A bit of steampunkery for Wye Waltz 2011.
I had a grand plan to make a waistcoat with animated glow, controlled by an accelerometer and an Arduino.
But I was too late and too lazy, so I just used always-on EL wire.
The wire came from eBay, a few quid for 7.5 feet of wire and a USB-powered inverter, all the way from China.
For reference, the SparkFun El Escudo is an arduino shield that'll run 8 outputs under software control. Proto-PIC and SK Pang carry it in the UK.
I wanted more channels, so my plan was to use a pair of 74HC595 shift registers in series driving 16 Z0405MF triacs (via a 1k resistor from 595 to the triac gate) to get a 16-channel device that only used a couple of Arduino pins. I actually got this breadboarded with a couple of triacs, driving the wire happily.
There's a helpful Arduino sample for driving the 595 which reduces the coding to trivia.
That was the smallest through-hole triac I could find, if you don't need through-hole the Z0103 might be a better choice. It is certainly smaller.
We start the actual construction with the Modern Tailor Outfitter and Clothier:
These are the instructions for constructing a general waistcoat pattern, starting from a few measurements of the intended wearer.
I followed the instructions to the letter, on a bit of pattern card, then cut it out. Then put those patterns on another bit of card and made a pattern with a seam allowance (15mm).
My waistcoat had three layers - decorative outer, decorative lining, and an middle layer of plain cotton which carried the EL wire (hot-glued on with a dab every couple of inches).I cut the middle layer first for fit testing.
Fit testing suggested that bigger armholes and neck would be more comfortable, so I trimmed the pattern and middle layer to suit.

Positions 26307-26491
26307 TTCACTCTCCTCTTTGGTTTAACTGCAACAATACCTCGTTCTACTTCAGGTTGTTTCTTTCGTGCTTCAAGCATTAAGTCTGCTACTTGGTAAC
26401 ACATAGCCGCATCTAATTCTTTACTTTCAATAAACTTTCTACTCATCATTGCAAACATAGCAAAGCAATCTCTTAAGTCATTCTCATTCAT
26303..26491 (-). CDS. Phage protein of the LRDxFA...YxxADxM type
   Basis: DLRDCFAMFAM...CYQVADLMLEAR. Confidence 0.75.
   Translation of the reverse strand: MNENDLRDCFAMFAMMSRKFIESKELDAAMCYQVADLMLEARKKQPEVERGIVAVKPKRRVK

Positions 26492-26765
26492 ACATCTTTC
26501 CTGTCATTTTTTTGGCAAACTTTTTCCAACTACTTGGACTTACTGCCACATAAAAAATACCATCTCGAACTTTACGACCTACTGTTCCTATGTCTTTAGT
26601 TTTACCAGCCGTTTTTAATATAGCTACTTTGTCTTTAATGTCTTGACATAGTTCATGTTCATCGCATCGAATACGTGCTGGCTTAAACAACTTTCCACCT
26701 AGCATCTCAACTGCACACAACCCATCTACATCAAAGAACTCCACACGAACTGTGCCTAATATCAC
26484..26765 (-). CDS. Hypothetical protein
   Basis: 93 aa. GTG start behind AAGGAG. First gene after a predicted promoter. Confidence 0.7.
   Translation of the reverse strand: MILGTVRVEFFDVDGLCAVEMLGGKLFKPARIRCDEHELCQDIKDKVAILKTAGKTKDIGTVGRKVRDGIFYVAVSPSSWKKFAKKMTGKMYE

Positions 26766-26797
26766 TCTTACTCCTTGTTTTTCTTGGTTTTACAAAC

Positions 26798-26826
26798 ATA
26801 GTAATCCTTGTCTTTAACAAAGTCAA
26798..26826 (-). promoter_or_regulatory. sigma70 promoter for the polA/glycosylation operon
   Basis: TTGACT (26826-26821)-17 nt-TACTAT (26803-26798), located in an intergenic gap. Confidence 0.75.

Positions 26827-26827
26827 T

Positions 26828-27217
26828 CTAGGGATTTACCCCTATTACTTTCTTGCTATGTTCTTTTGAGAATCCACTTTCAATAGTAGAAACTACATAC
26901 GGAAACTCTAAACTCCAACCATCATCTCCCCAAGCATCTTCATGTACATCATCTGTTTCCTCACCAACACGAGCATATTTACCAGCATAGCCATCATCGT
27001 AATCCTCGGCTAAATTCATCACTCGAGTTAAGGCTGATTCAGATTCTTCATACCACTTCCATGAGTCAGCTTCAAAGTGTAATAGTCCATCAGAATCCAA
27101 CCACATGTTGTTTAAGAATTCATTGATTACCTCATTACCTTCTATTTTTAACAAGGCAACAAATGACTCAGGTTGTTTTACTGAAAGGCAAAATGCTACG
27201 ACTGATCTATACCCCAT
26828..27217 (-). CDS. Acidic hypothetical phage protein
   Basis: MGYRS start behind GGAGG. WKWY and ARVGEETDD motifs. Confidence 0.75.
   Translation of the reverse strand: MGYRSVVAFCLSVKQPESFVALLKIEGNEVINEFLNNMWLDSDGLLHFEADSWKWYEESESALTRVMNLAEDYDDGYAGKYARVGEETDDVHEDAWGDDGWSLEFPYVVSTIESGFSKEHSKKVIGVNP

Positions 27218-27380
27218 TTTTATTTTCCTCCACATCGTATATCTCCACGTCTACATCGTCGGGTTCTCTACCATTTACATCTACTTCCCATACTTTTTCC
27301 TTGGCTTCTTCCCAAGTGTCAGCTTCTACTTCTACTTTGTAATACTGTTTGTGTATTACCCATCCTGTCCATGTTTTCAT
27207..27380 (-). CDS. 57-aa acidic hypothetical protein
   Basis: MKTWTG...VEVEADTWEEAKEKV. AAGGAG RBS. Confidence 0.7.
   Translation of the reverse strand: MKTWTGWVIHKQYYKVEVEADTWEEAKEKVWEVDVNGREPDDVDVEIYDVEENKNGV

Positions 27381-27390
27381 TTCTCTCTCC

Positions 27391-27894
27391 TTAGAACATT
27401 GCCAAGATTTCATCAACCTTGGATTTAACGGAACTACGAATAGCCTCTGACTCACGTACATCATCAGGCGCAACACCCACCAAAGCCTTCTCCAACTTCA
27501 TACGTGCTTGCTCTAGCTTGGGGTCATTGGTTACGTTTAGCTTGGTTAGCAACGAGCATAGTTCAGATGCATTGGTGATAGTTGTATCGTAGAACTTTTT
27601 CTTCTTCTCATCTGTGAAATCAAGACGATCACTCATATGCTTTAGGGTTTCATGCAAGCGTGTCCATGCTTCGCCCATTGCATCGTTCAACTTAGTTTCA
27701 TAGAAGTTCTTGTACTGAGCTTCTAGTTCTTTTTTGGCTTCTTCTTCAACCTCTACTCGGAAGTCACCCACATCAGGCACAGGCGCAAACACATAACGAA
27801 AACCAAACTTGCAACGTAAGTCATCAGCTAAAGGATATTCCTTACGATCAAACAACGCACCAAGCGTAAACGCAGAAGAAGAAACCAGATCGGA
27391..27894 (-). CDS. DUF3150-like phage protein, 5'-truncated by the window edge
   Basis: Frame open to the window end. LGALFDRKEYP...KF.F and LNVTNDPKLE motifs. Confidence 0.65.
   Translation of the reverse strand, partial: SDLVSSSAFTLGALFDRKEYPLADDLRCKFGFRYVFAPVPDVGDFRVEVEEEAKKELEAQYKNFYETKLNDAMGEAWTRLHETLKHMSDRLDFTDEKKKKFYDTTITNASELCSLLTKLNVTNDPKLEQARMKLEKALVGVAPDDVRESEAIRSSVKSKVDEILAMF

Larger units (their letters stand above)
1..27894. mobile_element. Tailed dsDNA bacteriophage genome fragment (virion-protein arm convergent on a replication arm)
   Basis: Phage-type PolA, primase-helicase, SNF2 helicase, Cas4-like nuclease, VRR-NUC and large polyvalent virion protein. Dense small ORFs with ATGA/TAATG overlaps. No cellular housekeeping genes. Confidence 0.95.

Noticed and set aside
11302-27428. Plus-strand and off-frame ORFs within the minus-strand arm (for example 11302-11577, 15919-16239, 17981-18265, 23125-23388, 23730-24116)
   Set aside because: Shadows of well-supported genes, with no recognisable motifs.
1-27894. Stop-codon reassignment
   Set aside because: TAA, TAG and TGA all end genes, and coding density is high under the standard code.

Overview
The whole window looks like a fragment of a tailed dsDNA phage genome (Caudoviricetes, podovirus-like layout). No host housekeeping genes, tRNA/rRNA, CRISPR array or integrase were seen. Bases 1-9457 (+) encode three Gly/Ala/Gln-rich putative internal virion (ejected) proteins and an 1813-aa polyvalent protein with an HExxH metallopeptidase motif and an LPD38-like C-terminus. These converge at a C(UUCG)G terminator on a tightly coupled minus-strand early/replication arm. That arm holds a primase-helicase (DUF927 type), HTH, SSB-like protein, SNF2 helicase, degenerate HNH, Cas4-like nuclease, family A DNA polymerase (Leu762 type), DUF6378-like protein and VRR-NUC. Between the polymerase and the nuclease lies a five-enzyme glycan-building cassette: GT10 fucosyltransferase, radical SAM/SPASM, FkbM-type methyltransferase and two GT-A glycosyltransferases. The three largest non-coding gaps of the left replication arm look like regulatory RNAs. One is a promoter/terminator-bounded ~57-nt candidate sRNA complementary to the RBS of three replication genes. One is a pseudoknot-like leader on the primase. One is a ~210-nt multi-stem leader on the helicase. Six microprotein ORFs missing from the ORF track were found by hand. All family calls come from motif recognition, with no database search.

Then cut out all the layers.
And sewed them together as three separate waistcoats (with the EL wire hotglued onto the middle layer). This was actually a mistake, as the topology required to turn a waistcoat inside out after sewing the edges require the lining side seams to be open. I had to undo some seams in the lining and do the shoulder seams in bits. Next time, I'll plan this part rather better.
Waistcoat pockets turn out to be easy when you work out the trick, but you do need to be precise for it to look good, and you need to sew a bit of outer to the pocket bag to avoid this white stripe.
The sequence (to remind me when I do this next) is:
Slit pocket in front, making Y cuts to the corners, to make four flaps
Cut out pocket and welt (both just folded rectangles).
Sew a patch of the outer fabric onto one end of the pocket. This will camouflage the top edge of the pocket if you don't get the alignment exactly right. You can see what happens if you skip this in the photo above.
On the outside of the waistcoat, sew folded welt and front of pocket to bottom flap. The stitch line must run exactly along the line between the bottom corners of the hole.
Push welt and pocket through the hole to the inside of the waistcoat.
Fold front along the top edge of the hole, sew back of pocket to top flap
Fold front along the side of the hole so that L side of pocket and the L end of the welt can be sewn to the L side of the front (the little triangular flap made by your original Y cuts)
And sew all the way down the L side of the pocket
Repeat for R side of pocket
Viewed from the inside:
Having sewn it all up and fitted buttons, I was amazed to find the thing fitted perfectly. Hurrah for science!
Inverters (one for each of the four strands of EL wire) and batteries go in a pocket.
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